Turning the horse he rode quickly back to the draw where the wagons had stopped. He found the torn places in the sod where the iron wheel rims had dug in as the wagons were turned. Two wagons headed south. They were also heavily loaded. Which wagons were the prisoners in? He remembered the Gainesville bartender had said prisoners were being taken to Mexico. It would stand to reason then that the women and children stolen from Belknap would be in the wagons headed south. Even with the lead they held on him he was confident he would catch up to the slow moving wagons.

He paused and looked in both directions. But, which way had Vasquez gone? The leader of the band was the one with the price on his head. Still, the fate of the women and children bore heavily into his thinking. He had seen too many terrified and tear streaked faces of women and children to cast the thought aside. The idea of the horrific fates that awaited these innocents was enough. He reined the horse to the south. Maybe Vasquez was with them.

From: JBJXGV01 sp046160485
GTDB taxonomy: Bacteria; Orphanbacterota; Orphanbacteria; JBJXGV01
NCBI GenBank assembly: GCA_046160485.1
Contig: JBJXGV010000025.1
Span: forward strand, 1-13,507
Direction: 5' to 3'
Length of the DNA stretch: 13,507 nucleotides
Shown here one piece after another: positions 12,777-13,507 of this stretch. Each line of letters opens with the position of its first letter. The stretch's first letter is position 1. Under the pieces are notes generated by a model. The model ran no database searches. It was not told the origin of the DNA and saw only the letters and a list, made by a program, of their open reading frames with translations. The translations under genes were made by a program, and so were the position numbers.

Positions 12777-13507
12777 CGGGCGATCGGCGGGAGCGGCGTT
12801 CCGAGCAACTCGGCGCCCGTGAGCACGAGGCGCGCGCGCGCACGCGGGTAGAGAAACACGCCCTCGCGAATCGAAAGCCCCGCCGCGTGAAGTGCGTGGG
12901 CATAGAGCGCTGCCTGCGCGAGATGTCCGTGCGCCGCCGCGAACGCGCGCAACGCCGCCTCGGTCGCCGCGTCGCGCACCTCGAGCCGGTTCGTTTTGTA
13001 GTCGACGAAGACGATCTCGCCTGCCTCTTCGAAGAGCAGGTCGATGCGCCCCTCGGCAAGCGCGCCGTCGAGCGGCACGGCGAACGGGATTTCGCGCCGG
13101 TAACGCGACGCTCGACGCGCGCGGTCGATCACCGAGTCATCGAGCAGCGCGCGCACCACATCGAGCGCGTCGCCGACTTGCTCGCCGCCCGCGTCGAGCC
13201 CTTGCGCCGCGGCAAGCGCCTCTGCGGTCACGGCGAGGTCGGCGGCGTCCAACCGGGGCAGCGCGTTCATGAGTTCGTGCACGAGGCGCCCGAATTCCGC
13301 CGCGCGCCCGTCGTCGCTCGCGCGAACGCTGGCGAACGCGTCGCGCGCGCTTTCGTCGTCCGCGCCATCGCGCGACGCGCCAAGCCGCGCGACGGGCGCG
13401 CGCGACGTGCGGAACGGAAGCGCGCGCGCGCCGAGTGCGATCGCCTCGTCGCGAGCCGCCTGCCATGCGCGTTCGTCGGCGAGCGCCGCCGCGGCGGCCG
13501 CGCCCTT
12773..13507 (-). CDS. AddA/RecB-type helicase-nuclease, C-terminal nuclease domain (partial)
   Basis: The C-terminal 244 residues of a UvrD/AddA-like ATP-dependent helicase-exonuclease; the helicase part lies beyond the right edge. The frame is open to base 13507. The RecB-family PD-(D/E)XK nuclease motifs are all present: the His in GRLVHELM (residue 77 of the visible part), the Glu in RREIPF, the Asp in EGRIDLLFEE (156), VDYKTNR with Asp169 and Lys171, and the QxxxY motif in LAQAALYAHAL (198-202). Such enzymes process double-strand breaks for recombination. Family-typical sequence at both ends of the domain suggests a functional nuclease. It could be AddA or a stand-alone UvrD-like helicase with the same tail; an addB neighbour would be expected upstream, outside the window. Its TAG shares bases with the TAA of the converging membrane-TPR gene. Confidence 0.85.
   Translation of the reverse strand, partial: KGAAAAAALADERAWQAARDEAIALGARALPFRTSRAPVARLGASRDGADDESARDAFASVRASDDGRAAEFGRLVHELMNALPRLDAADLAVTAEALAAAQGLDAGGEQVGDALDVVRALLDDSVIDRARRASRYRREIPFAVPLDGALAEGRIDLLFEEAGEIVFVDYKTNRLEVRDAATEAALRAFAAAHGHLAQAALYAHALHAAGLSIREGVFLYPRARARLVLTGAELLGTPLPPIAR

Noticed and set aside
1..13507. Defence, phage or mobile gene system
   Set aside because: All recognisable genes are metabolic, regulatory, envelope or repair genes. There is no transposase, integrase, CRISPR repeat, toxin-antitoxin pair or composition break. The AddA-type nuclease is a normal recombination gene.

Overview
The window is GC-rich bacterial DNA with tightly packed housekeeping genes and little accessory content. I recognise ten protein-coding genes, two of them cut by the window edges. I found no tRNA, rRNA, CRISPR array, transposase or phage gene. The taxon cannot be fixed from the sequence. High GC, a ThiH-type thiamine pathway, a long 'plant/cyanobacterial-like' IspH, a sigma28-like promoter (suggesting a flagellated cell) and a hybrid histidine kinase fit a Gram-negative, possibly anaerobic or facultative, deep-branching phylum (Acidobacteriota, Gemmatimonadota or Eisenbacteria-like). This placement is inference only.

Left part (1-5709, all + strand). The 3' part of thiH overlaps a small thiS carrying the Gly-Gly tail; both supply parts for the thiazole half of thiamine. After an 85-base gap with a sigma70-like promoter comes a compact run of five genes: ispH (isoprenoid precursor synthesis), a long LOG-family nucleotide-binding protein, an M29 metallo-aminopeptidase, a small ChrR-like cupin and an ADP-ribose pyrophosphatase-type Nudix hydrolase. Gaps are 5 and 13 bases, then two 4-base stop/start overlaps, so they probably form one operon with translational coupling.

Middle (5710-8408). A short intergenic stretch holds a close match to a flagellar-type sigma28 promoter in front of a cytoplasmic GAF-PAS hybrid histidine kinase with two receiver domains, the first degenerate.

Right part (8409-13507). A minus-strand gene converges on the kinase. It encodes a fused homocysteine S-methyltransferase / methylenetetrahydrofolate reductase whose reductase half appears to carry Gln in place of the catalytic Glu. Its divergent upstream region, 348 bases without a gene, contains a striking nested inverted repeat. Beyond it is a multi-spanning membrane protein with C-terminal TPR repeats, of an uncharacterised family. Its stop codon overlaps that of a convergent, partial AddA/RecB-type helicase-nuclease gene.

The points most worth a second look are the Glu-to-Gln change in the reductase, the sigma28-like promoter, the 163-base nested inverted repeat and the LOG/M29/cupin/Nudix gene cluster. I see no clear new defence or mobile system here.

The gelding he rode was tall and powerfully built, accustomed to long marches, and the sound of gun fire. He had a fast walk, was tireless, and nothing startled him. He gave the gelding a loose rein which allowed the horse to lower his head and break into its normal fast walk.

The gelding kept that pace for the next two hours, which in Griffin’s experience was worth ten miles. A good deal faster than a loaded wagon at two or three miles an hour. He moved the horse off the wagon tracks and climbed a rise in the plains. Before him lay miles of open country. In the distance the land rolled into the horizon.